22 Responses to Critical Reasoning: A Romp Through the Foothills of Logic

  1. Mark Matcott says:

    Hi Marianne. Well done with the website. I am recommending it to all my students. Have you seen ‘Asking the Right Questions’ by M Neil Browne and Stuart M Keely. It’s pretty good for getting students to see intelligence in terms of questioning, not just answers.

    • Marianne says:

      Thank you Mark. I shall look forward to welcoming your students. I haven’t seen either of the books you mention, but am happy to have the recommendations,as I’m sure, will be everyone who reads this.

  2. Bravo Marianne! Have you a system in place for pre-orders for your book? I would recommend it.

    • Marianne says:

      I shall not be selling books actually from the site Sarah. Instead there will be a link to Amazon and the iStore. Doesn’t that make a pre-order useless? If not I shall investigate forthwith! Thank you for the suggestion. Thank you also for the ‘bravo’!

  3. Great Job, Marianne. I hope this is also available in Indonesia territory. Wish this also be provided in Bahasa Indonesia. Congrats!

    • Marianne says:

      I hope the website is available everywhere Bangbidik (is that your first name?). Or do you mean the book? That’ll also be available everywhere I hope, as it is an e-book. Do let me know if you have problems. Glad you like the website.

  4. Martin Rushton says:

    Hi Marianne. What about people who do not have Apple products or Kindle? Will there be a PDF version or something comparable?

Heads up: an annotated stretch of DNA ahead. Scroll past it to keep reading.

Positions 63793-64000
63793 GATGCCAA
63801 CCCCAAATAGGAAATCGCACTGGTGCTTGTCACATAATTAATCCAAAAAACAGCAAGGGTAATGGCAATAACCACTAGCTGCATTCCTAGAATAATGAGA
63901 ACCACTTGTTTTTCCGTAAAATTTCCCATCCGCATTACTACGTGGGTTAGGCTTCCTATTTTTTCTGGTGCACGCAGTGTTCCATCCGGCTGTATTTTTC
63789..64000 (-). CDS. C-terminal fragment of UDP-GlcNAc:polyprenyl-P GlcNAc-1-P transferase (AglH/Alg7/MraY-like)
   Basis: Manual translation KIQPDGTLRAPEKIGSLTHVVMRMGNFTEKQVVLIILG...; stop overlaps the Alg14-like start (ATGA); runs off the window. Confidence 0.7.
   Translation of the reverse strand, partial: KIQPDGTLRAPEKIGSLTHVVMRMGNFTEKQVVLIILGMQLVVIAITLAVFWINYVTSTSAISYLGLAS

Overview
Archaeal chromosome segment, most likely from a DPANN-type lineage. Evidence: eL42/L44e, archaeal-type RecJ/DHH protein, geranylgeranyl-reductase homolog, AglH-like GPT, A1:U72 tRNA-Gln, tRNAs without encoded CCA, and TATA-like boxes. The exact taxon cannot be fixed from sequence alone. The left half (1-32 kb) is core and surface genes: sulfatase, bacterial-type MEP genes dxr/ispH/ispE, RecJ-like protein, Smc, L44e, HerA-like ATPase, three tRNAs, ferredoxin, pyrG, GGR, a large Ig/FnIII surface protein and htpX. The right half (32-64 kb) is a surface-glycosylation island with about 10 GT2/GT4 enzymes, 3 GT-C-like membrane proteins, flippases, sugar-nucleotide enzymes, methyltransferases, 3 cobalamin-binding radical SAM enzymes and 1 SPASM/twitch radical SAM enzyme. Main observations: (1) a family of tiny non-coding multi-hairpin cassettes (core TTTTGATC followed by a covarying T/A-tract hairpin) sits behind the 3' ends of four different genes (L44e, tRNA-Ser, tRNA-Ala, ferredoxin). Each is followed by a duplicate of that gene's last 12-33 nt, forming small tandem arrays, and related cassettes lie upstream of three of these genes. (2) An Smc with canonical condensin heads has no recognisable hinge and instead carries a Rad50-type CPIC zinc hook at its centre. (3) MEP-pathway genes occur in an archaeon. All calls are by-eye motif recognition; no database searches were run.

• Marianne says:

      There will be a kindle version – coming out any time now. Sorry I didn’t realise that they required different formats, hence the delay in the Kindle version. But it’s definitely coming, and I shall let you know. So watch this space!

      • Martin Rushton says:

        Hi Marianne. But what about people who do not have a Kindle? I was thinking that in terms of the online course (just advertised on the Dept’s website) prospective students would have to buy an Apple product or a Kindle in order to read the ebook. This is costly! Perhaps enrolled students could be given a PDF file that is readable by Adobe Reader or a hard-copy?

      • Marianne says:

        It is true that students would have to be able to read an e-book in order to do the course. But anyone who has a computer can get the e-book either from iBooks or from Amazon, and no-one can do an online course without a computer.

      • Nick says:

        You can download a free Kindle reader app from Amazon, so anyone with a laptop can read the book without having to buy a Kindle device.

      • Marianne says:

        This is true. Thank you Nick!

  5. Martin Rushton says:

    Is the file format of the ebook from Apple or Amazon in a format that is readable on a PC? A couple of years ago, I tried to read an ebook written for Kindle but my PC did not recognise the format.

  6. Dorothy says:

    There is a very useful piece of software called Calibre which will convert e-books into other formats. I often buy Kindle versions and convert them to epubs for my Kobo e-reader.

  7. Antara Sinha says:

    How can I buy your book from India ?! Why am I not getting it in amazon.in ?! Please help me Ma’am

    • Marianne says:

      Hi Antara, Is it not appearing? Can you get iBooks? I will contact Chris Wood (who put the book online) and ask him. I am sorry you are having this trouble.

  8. Ejaz Khan says:

    Neither the Kindle nor the iBooks let download in Pakistan where I am based. That disables me from taking the online course.